Summary: We learn from the Children of Israel that it’s in times when we are in our most despair that God wants to teach us something.
It was a great day for the Children of Israel! They affirmed a new covenant with God, recognizing they were embarking on a new life. They were no longer slaves in Egypt. They could be their own nation again.
But it would mean some changes. It would mean switching some thinking. It would mean new priorities.
And God used the experiences they had gone through and were going to go through to mold them into the people He wanted them to be.
God does the same thing with us. Through the good times, bad times, hardships, and times of celebration, God wants us to learn things about both Him and us.
Let’s look at what God was trying to teach the Children Of Israel in their lessons from the wilderness.
First of all, they learned to magnify the plagues.
What? That doesn’t make sense. Why would you magnify the hardships?
Here’s what happened in Egypt. God wanted to change the system. No longer did the Children of Israel need to be in slavery. But Pharaoh wouldn’t budge. So God allowed Moses to keep calling down plagues until he finally got Pharaoh’s attention.
Does God do that now? You better believe it and it may not always be in the forms of flies and pestilence. How many times do we find ourselves saying "Everytime I pull away from church, everytime I get away from doing my Quiet Time, everytime I ..... (you add your own issue here), things don’t seem to go so well, something seems empty."
You know why? Because God’s trying to get your attention. God’s trying to tell you something. He’s saying "hey, buddy... your way ain’t working...it’s time to make a change."
Lesson 2: Mark the ending.
The Red Sea marked the ending of a horrible period of time for the Children of Israel. They would remember that the only way they could have ever arrived at freedom was through God and that there was no turning back.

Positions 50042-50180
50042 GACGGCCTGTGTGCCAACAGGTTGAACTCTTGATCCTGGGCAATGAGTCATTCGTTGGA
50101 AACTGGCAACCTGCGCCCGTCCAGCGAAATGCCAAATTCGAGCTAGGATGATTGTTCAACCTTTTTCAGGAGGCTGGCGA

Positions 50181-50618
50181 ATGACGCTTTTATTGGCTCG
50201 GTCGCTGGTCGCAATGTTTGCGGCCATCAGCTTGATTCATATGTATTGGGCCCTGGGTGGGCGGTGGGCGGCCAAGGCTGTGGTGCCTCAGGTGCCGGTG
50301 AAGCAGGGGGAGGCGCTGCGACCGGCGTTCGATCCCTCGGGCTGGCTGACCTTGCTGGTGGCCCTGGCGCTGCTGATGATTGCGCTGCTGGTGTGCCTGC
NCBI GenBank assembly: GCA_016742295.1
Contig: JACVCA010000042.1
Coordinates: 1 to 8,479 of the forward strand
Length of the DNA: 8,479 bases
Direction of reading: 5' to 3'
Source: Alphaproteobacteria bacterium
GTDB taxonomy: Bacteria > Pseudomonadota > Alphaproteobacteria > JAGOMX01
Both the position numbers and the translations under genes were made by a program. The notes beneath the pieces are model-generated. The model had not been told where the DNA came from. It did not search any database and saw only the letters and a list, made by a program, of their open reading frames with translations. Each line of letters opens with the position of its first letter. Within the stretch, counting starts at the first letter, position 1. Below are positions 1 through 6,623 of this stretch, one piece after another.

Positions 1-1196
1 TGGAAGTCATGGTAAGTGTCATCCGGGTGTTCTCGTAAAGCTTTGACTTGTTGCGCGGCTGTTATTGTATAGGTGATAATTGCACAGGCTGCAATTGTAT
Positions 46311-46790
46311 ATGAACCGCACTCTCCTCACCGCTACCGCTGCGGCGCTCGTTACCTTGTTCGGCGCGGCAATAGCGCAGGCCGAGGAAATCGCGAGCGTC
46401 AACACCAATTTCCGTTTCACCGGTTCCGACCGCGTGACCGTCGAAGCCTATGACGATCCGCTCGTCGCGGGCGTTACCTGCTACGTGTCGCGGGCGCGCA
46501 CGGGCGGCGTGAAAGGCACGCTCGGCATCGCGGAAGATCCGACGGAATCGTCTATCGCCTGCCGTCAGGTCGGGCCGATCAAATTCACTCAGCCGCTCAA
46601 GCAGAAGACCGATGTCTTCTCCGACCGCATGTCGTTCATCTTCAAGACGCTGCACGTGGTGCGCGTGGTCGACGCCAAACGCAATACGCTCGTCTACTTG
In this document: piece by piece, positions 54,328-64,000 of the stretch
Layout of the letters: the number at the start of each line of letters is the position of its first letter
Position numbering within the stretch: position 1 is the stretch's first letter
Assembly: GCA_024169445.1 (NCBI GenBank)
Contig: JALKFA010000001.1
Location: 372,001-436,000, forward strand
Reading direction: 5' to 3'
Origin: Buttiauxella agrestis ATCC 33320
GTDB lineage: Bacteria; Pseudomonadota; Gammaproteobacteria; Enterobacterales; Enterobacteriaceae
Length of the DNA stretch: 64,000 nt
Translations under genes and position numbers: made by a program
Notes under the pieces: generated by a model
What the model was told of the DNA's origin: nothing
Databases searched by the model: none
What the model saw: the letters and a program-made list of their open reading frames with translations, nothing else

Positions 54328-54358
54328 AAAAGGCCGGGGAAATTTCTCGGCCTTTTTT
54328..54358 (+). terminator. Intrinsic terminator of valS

Henry Blackaby says we all have mile markers in our lives. Times we look back and can remember a specific turning point where God had a victory in our life... .where we turned away from something or made a new commitment.
For me, I have several. Most of us do. One of mine is a tiny little pew in a tiny little church. It was in that pew (fourth row from the back) at Forsan Baptist Church that God and I did business. So many times I had wanted to step forward and give my life to ministry. But I was urged not to do so just yet by well meaning loved ones. "You’re too young... if you make a commitment too soon, you may find out you want to do something else and you’ll feel guilty the rest of your life."
But a series of events and some serious conversations with God had caused me to realize otherwise. Right there in that pew, I told God "Okay you win, tell me where to go, and what to do, and I’ll follow you." And that began the beginning of what thus far has been an incredible journey. And to this day, I can return to that little country church and tell you where it all started.
What are your mile markers? Maybe one of them will be where you’re sitting right now as you and God are doing business and you’re coming to a decision that will affect the rest of your life.
A third lesson that Moses gained from the wilderness is that he learned how to deal with murmuring.
You know what murmuring is, don’t you? That’s gossip, complaining, using the tongue to maliciously tear down instead of build up.
That’s when we say things like "I’ll be this is what’s going on with that person" when we really have no idea! That’s when we put down our leadership instead of building it up and praying for it. That’s when we badmouth a Sunday School teacher instead of supporting them.
Moses had to deal with that. You know what he learned to do ? He learned to find ways to confront those people and yet still show he loved them.
Have you been the victim of murmuring? Have you been one that has had malicious things said about you? What do you do? You find a way to deal with it and love those people anyway. It’s not easy, believe me. Sometimes it’s downright hard. But you do it just the same. Why? Because as Jesus hung on the Cross and had insults hurled at Him and murmuring against Him, He said "Father forgive them".
And who are we supposed to be like?
Moses also learned that you can’t serve God alone.
What do I mean by that?